So far, we’ve discussed how to create gradients, and how to position color and opacity stops in between the beginning (left) and end (right) of the gradient. Now, if all of your graphical needs involved gradients that went from left to right, then you’d be set. However, it’s likely that you might want gradients that go from top to bottom, or perhaps at a 60° angle, or otherwise transformed.
This chapter discusses the two ways in which you can control the position of a linear gradient, and also how you can control its scale. We’re going to assume you’re already comfortable with basic SVG shape elements (particularly
<line>), coordinate systems, and transformations. There are a number of tricky little distinctions to be aware of, and once again there are details that differ between SVG and CSS, so we’ll be highlighting those as well.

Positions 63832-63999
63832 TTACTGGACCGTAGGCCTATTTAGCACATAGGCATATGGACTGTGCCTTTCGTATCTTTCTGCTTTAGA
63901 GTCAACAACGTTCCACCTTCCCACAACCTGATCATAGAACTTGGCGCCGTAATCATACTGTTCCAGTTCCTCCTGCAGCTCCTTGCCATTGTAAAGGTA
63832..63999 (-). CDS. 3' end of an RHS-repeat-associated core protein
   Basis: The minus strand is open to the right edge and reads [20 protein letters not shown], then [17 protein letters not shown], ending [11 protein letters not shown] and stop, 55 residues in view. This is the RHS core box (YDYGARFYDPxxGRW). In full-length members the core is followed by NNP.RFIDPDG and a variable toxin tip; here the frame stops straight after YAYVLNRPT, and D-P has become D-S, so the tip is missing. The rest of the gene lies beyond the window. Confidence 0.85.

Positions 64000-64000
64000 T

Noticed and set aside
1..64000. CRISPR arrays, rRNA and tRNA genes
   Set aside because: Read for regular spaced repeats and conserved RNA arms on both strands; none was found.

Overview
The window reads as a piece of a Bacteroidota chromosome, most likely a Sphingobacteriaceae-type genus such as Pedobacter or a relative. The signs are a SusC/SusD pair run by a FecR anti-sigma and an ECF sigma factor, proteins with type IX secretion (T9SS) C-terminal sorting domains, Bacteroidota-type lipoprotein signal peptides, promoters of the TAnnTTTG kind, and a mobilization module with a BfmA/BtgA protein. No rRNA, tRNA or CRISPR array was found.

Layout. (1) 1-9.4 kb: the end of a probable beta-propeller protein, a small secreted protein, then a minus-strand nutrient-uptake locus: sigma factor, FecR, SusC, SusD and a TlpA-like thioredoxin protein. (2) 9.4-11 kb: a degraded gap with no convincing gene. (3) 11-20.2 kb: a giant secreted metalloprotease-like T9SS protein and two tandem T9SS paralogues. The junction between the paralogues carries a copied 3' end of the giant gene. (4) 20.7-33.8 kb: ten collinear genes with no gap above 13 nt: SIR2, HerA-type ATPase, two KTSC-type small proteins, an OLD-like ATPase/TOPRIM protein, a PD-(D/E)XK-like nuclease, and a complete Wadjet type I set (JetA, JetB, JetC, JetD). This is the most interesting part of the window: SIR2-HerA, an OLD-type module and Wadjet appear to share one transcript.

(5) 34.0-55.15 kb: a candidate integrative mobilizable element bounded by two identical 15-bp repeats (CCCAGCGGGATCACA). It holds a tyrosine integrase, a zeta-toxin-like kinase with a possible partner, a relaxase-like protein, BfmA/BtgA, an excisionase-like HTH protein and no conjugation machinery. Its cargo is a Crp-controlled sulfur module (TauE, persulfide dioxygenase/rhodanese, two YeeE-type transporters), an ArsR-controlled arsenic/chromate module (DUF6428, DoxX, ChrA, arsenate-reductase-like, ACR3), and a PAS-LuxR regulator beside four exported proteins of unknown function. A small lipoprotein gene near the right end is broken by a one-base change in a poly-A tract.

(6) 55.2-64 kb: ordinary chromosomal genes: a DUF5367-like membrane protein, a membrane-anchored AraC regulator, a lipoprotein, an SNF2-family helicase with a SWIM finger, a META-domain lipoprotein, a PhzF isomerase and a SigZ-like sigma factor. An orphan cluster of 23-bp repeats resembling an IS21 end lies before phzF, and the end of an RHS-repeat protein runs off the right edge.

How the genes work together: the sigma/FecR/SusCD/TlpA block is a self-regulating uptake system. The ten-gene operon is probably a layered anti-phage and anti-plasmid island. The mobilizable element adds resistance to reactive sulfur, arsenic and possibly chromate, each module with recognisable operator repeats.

One thing we can’t do much about is the significant quality differences between web browsers when it comes to how smoothly gradients are rendered. Particularly when using sharp color transitions, be sure to test your code to see if the results are acceptable.
The first approach to positioning a gradient uses
y2 attributes to position the start and end of the gradient, similar to drawing a line. By default,
100% and the other attributes are 0. If you drew a line with these attributes, it would go from left to right across the top of the drawing: